Food Allergy In Dogs – Symptoms and Treatment

Certain food ingredients can cause a food allergy in dogs. Determine whether your dog has a food allergy and modify their diet accordingly.


Causes of Food Allergy in Dogs

Some dog owners prefer to be on the safe side and prepare the food themselves. The concept seems logical: dog owners can better control the quality and composition of their dog’s food by preparing it themselves. However, a well-intended thought is not always the better option. When it comes to food, not only does the quality of the ingredients matter, but so do the ingredients themselves. Because many animals are allergic to certain ingredients, this results in a food allergy.

In most cases, these are animal proteins, i.e. proteins, but allergens can also be carbohydrate compounds made from sugar and protein (triggers). When a dog consumes allergens that he is unable to tolerate, his body will overreact. Because the immune system believes the ingredients are dangerous, it produces antibodies. In most cases, the symptoms are visible because they cause inflammation. Examine your dog to see if it scratches itself in certain areas of the body on a regular basis or if pustules appear anywhere.

Symptoms of Allergy

Experts believe that every tenth allergic skin reaction is caused by a food allergy. The allergic reaction causes significant damage to the skin, so the problem must be resolved as soon as possible. Classic areas of the body where the allergy is noticeable are the ears, paws, armpits, inner thighs, and stomach. In the most severe cases, the dogs scratch the affected areas until the fur falls out and a wound forms. The risk of infection rises as a result.

Dogs are concerned about allergies as well as intolerances. Food intolerance usually causes a delayed reaction. This can be caused by artificial additives found in some dog foods, such as preservatives, flavorings, and synthetic antioxidants. Ingredients of poor quality and meat that must be preserved are also issues.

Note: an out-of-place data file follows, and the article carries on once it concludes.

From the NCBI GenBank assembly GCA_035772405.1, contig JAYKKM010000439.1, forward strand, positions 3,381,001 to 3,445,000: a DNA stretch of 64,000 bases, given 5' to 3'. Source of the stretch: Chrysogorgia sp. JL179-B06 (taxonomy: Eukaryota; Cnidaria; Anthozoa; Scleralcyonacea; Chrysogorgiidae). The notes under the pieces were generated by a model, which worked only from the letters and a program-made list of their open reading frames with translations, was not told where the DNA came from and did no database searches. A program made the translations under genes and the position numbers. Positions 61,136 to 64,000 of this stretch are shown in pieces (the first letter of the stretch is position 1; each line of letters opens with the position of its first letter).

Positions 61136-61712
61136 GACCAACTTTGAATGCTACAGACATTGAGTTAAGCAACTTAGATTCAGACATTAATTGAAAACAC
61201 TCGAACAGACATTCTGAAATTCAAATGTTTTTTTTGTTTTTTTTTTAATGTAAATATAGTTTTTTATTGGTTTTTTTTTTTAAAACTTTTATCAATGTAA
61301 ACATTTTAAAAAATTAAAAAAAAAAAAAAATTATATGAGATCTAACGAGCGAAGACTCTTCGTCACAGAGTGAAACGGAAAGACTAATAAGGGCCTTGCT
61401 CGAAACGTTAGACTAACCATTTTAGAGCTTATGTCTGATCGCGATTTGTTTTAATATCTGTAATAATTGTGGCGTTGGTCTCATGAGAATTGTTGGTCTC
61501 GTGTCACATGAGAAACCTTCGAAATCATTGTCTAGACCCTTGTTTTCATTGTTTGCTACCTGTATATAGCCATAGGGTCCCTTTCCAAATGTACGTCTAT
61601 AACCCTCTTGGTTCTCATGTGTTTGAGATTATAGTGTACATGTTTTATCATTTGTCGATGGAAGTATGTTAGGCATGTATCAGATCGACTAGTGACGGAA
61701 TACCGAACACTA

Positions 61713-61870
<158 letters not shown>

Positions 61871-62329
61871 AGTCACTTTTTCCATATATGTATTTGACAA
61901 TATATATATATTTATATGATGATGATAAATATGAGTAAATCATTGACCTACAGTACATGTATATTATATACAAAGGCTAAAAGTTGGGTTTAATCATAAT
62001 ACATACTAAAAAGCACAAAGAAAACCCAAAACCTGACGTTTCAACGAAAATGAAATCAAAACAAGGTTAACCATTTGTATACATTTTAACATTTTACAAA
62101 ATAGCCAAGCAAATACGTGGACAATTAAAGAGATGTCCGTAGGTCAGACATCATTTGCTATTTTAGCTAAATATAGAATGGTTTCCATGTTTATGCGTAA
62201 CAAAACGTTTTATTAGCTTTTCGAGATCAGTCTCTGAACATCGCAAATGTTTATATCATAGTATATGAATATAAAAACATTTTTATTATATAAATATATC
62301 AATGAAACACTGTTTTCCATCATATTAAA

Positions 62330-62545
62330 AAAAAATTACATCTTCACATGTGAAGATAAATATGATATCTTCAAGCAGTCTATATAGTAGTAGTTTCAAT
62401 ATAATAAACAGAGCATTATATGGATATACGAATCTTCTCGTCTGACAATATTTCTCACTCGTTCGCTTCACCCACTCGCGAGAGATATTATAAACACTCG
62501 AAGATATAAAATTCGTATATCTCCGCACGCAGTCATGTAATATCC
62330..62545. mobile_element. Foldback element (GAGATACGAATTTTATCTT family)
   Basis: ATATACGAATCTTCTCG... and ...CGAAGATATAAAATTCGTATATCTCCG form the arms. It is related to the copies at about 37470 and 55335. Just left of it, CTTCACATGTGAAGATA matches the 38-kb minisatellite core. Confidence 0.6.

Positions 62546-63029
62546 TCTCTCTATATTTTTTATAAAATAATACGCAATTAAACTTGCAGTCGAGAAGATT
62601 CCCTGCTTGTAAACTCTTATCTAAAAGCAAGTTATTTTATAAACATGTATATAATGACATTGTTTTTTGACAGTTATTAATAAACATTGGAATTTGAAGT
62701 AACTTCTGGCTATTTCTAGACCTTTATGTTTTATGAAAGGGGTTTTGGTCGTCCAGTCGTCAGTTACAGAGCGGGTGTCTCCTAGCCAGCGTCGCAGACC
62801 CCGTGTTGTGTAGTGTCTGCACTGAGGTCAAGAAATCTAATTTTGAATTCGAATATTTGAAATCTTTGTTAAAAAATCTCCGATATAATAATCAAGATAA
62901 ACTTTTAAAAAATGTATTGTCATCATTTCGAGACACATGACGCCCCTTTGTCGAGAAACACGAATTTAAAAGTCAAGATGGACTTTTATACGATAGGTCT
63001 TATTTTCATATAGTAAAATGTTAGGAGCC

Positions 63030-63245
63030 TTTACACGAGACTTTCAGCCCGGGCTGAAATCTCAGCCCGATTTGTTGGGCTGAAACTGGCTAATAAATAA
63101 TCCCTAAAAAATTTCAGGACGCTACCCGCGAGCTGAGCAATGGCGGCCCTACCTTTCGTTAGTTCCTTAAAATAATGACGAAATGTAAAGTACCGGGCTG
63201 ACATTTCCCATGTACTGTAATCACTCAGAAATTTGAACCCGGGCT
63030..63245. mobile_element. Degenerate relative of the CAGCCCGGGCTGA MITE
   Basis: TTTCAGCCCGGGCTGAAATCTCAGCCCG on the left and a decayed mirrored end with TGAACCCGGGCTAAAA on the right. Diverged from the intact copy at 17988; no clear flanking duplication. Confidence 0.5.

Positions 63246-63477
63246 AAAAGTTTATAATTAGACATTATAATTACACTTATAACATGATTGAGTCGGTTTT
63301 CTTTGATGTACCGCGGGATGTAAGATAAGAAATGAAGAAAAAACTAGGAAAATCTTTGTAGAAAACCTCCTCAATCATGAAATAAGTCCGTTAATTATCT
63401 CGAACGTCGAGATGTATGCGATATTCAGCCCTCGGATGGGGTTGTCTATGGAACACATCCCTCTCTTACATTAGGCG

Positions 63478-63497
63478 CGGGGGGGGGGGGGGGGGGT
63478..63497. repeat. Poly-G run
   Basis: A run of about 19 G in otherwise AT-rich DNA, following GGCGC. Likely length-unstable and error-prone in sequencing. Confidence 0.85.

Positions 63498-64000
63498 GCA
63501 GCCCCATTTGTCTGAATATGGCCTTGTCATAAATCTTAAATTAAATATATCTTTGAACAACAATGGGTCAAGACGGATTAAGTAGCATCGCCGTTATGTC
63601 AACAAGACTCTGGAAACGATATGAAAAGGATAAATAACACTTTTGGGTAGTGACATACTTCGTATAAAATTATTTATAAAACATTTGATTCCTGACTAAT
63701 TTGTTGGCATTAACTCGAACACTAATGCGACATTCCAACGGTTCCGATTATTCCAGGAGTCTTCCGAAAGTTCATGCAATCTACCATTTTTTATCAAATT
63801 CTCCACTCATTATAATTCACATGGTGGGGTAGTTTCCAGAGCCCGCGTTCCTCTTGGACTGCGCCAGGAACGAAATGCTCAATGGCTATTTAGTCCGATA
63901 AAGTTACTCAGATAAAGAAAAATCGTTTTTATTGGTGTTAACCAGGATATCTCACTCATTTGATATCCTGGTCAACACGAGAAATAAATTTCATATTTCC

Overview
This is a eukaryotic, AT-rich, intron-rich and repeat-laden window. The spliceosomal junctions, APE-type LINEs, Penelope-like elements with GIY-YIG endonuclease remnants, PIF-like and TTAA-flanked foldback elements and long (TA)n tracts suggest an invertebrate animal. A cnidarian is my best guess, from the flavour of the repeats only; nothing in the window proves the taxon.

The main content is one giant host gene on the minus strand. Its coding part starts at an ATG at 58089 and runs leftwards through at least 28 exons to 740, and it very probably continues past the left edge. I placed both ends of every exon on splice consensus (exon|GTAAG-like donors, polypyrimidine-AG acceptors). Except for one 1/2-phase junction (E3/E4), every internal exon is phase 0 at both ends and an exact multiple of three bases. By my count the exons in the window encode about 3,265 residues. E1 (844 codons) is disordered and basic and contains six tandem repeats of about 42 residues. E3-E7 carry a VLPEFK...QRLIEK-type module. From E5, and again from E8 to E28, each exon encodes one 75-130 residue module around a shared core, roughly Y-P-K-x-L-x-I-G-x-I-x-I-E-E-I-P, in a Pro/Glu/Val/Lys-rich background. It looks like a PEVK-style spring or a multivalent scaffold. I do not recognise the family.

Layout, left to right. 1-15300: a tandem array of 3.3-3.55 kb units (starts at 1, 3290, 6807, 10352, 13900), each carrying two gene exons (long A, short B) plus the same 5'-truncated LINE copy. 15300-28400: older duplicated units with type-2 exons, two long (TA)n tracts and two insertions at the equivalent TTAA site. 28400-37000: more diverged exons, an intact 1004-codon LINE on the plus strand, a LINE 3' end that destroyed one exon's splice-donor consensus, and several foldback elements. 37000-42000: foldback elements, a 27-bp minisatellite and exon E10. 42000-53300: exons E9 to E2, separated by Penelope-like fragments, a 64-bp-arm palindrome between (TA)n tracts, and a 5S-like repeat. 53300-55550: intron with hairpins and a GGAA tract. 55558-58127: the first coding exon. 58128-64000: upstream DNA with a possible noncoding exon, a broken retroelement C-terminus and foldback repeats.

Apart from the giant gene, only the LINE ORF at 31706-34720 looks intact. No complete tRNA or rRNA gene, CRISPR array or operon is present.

Prevent Allergies with Frozen Food

For dogs, meat is an important part of their diet. Only a few animals get fresh meat. Dogs are fed wet or dry food in many households. It cannot be ruled out that a dog will have an allergic reaction to it if its shelf life is extended with special substances. Frozen food is an option. Chemical additives and preservatives are unnecessary in frozen meat. All vitamins are preserved because the meat is frozen. A positive side effect is that the food has a long shelf life. It can be served to the dog up to twelve months later if stored according to the manufacturer’s instructions.  

Dogs Frequently Suffering from Food Allergies

A food allergy can affect any breed of dog, regardless of breed, age, or gender. It also makes no difference whether the dog is a purebred or a mixed breed. According to some veterinarians, there should not be a breed that is more prone to allergies. In practice, the opposite can occasionally be observed.

The following dog breeds often suffer from food allergies:

  • Golden Retriever
  • Labrador
  • West Highland White Terrier
  • German Shepherd 
  • Dalmatian
  • Cocker Spaniel
  • Boxer
  • Miniature Schnauzer
  • Dachshund

Allergies in dogs have become more prevalent in recent years. This is comparable to human development. Statistics show that the proportion of allergy sufferers among dogs has more than doubled in the last decade. One in every five dogs now has an allergy. It is impossible to determine the exact proportion of food allergies. Unfortunately, no precise statistics on this subject are kept.

Find Out What Causes Food Allergies

A dog suspected of having a food allergy should be taken to the vet as soon as possible. Before you do this, read the label and make a note of the ingredients (or bring the food with you), as the vet will inquire about them. It is not only food that is important, but also bones, treats, and other items that the dog will nibble on. Based on the information, the veterinarian will create a special diet for the dog and prescribe medications based on symptoms. Important vitamins, minerals, and nutrients may also be required by the dog to aid in the healing process.

The vet will most likely recommend an elimination diet to get to the bottom of the food allergy. Certain food components that the dog had previously received are avoided as a result. This is an attempt to identify the source of the allergy. When this subsides, for example, because a particular type of meat or grain was not used, suspicion grows. Small amounts of the suspect food can then be fed back into the food to harden it.  Depending on the outcome, the dog is given a new additive over the course of several weeks. If the symptoms reappear, the cause has been identified. Following that, a strict diet plan must be followed, as well as paying close attention to the content of the products when purchasing new feed.  This also applies to treats.


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